1/3rd of French to abstain in 1st presidential round
Political analyst Vincent Tiberj said that voters were bored with the campaign that "failed to live up its promises".
Paris: Three weeks ahead of the first round of
voting in the French presidential election, a record number of
voters are thinking of abstaining, testimony to widespread
frustration with a lack-lustre campaign.
An Ifop poll today said 32 per cent of voters could
abstain in the first round -- a record, up three percentage
points compared to two weeks ago.
Political analyst Vincent Tiberj, writing in the
left-leaning Le Monde daily, suggested that voters were bored
with the campaign that had "failed to live up its promises".
Neither President Nicolas Sarkozy, who has yet to announce
his manifesto ahead of the April 22 first round of voting, nor
Socialist Francois Hollande, his main rival whose early lead
over Sarkozy is slipping, have excited much passion.
With neither candidate likely to win an outright majority
in the first round of voting, a second round, with just two
candidates, will take place on May 6.
But fewer than half of voters (43 per cent) look forward
to that straight fight, according to the Ifop poll published
by the Journal du Dimanche on Sunday.
Voter frustration could translate into widespread
"Abstention is the danger in this presidential election,
much more than the scattering" of votes among left-wing
candidates, a worried Hollande said today during a campaign
trip to France`s Indian Ocean territory of Reunion.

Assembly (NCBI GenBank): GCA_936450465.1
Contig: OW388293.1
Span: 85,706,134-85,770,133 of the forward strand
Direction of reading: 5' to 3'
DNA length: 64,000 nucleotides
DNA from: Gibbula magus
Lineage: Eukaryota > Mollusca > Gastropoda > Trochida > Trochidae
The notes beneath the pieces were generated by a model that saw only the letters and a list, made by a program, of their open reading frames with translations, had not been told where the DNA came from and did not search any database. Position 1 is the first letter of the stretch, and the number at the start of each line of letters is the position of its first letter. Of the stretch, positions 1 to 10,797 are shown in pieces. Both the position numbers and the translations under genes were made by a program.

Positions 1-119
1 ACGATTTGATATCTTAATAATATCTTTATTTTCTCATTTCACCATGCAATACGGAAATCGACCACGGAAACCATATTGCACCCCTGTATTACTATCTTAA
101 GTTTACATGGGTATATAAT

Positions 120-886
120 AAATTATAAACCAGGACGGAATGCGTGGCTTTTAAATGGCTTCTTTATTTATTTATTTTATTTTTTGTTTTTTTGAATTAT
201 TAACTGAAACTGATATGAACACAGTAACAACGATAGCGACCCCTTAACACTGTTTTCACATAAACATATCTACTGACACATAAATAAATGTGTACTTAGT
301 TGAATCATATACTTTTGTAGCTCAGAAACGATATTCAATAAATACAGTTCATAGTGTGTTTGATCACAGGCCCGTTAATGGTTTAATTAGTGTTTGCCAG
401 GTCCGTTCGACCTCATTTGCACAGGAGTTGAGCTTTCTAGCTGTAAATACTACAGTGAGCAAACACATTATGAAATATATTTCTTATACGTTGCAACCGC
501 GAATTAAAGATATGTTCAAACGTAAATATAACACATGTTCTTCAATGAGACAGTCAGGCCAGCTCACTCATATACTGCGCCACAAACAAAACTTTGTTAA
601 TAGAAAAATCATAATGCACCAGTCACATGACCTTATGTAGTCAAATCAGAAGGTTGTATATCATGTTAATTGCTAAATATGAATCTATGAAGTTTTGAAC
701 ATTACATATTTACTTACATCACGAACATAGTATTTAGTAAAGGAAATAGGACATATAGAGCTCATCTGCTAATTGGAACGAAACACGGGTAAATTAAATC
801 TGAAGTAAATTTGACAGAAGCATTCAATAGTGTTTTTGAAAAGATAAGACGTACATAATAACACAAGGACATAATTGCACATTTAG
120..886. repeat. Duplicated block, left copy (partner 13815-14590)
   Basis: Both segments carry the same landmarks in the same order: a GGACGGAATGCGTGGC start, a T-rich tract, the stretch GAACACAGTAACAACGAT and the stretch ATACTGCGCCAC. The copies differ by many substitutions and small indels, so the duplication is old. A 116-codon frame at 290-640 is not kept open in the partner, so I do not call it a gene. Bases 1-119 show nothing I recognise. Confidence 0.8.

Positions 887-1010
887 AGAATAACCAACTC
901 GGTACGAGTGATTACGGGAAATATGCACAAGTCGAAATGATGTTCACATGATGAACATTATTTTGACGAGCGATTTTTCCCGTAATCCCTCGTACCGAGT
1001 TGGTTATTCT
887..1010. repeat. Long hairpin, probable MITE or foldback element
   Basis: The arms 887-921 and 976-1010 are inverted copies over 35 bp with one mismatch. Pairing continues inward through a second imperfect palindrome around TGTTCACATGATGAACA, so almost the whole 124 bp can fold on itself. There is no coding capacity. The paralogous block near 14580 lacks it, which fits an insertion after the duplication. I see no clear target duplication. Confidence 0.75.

The Socialist candidate well remembers how the 2002
presidential vote proved a disaster for his party.
An unprecedented abstention rate of 28.4 per cent
contributed to then Socialist candidate Lionel Jospin being
knocked out in the first round, giving conservative president
Jacques Chirac a clear run against far-right candidate
Jean-Marie Le Pen.
Hollande, whose early commanding position has recently
been weakened by the spectacular rise of Left Front candidate
Jean-Luc Melenchon, has increasing his attacks on Sarkozy`s
Today he slammed Sarkozy for failing to turn the tide of
unemployment, while decrying what he sees as growing social
inequalities, and an "abandoned youth."
Sarkozy, who so far has failed to restore hope among many
of those who voted for him five years ago, has yet to announce
In the meantime, the president has sought to control the
news cycle by multiplying new announcements.
Yesterday, he announced the creation of a "bank for youth"
that would finance job entries or studies for France`s